Zhenhua Wang needled on the Xiaojie point and a reaction point around the wrist (look for the point on the inner/lateral side of the wrist when the ankle joint injury is on the inner/lateral side, according to the “same side” correspondence way) for 21 cases of ankle joint sprain. 11 cases got an instant 70% to 80% alleviation and complete healing the next day; 5 cases had their pain disappear after 2 treatments; 3 cases could feel only a slight discomfort while standing after 2 treatments; 2 cases could not get a satisfying effect and discontinued the treatment.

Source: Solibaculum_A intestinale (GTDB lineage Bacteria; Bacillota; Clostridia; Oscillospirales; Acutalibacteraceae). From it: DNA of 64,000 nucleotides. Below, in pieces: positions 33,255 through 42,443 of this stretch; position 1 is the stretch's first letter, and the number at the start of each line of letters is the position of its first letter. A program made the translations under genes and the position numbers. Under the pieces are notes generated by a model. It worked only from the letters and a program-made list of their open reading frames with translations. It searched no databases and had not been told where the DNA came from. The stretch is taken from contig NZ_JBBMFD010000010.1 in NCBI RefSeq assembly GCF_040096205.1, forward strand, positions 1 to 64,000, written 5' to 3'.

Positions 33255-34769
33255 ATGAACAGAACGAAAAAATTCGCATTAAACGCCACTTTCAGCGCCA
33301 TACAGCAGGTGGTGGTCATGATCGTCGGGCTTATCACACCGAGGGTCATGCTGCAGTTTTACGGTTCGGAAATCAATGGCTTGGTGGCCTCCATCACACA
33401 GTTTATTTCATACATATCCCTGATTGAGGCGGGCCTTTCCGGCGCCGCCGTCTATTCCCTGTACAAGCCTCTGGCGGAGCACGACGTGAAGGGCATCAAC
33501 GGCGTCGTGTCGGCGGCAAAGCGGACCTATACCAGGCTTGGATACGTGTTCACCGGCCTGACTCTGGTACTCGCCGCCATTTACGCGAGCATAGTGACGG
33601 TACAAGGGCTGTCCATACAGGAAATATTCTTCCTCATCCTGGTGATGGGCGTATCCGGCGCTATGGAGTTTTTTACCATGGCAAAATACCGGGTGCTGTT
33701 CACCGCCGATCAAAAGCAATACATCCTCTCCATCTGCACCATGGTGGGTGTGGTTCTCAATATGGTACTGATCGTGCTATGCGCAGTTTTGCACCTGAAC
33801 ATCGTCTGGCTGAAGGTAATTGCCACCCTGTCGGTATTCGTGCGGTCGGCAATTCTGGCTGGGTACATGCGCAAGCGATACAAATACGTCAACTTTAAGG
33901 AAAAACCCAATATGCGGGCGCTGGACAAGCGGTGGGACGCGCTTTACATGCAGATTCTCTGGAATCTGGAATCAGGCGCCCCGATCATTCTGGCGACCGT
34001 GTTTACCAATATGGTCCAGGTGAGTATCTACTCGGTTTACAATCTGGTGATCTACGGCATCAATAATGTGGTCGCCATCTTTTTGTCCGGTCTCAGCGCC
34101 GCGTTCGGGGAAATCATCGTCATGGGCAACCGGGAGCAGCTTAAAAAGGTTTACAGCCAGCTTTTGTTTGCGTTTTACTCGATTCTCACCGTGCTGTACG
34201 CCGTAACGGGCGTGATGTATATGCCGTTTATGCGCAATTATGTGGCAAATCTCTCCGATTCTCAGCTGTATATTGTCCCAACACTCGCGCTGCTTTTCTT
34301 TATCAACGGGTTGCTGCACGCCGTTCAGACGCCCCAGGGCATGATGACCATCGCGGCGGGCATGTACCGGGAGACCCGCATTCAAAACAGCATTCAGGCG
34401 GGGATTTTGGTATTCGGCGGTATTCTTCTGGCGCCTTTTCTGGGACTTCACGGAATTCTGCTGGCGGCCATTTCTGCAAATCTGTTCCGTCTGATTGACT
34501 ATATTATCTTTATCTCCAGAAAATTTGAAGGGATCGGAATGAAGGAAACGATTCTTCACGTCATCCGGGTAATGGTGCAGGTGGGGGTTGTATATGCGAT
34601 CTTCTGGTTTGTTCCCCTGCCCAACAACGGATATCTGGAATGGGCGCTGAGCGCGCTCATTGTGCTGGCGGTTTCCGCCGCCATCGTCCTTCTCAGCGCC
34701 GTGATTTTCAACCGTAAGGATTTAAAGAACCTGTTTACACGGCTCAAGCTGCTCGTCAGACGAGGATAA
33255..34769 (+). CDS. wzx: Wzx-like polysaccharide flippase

Shuang Li treated 38 cases of primary sciatica by doing acupuncture on the reaction points of the groin. All the patients had apparent reaction points on the groin of the “diseased” side. When pressing on this point, the patients could feel an instant relieve of the pain of their lower back, thigh or calf on the same side. The treatment lasted from 3 days to 18 days. 23 out of 38 cases got a complete healing after the treatments. 12 of 38 cases got a short-term control, and 3 cases were alleviated after the treatment. All the cured cases reported no recurrence at the follow-up. Decheng Liu treated 202 cases of lumbago by doing acupuncture on Yin-yang points. The method consists of finding the most tender reaction point (here called Yin point) while the patient is postured in the most painful way. Then the doctor looks for another point (Yang point) that when stimulated alleviates the pain from the Yin point. The general effect rate was 98%.